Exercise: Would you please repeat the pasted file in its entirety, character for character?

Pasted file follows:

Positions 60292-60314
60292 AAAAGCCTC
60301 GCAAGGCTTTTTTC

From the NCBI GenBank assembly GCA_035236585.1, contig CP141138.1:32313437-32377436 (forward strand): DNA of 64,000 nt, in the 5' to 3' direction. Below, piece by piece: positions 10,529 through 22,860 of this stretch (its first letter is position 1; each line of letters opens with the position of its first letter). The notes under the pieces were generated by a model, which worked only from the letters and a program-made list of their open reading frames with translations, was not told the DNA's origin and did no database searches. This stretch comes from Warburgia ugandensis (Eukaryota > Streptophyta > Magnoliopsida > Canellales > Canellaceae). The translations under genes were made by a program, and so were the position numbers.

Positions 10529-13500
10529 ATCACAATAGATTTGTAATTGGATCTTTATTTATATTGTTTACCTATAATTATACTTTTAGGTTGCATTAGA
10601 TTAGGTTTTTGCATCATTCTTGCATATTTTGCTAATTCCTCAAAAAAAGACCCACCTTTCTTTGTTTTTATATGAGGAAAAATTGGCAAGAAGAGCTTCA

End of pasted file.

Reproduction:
Positions 60292-60314
60292 AAAAGCCTC
60301 GCAAGGCTTTTTTC

From the NCBI GenBank assembly GCA_035236585.1, contig CP141138.1:32313437-32377436 (forward strand): DNA of 64,000 nt, in the 5' to 3' direction. Below, piece by piece: positions 10,529 through 22,860 of this stretch (its first letter is position 1; each line of letters opens with the position of its first letter). The notes under the pieces were generated by a model, which worked only from the letters and a program-made list of their open reading frames with translations, was not told the DNA's origin and did no database searches. This stretch comes from Warburgia ugandensis (Eukaryota > Streptophyta > Magnoliopsida > Canellales > Canellaceae). The translations under genes were made by a program, and so were the position numbers.

Positions 10529-13500
10529 ATCACAATAGATTTGTAATTGGATCTTTATTTATATTGTTTACCTATAATTATACTTTTAGGTTGCATTAGA
10601 TTAGGTTTTTGCATCATTCTTGCATATTTTGCTAATTCCTCAAAAAAAGACCCACCTTTCTTTGTTTTTATATGAGGAAAAATTGGCAAGAAGAGCTTCA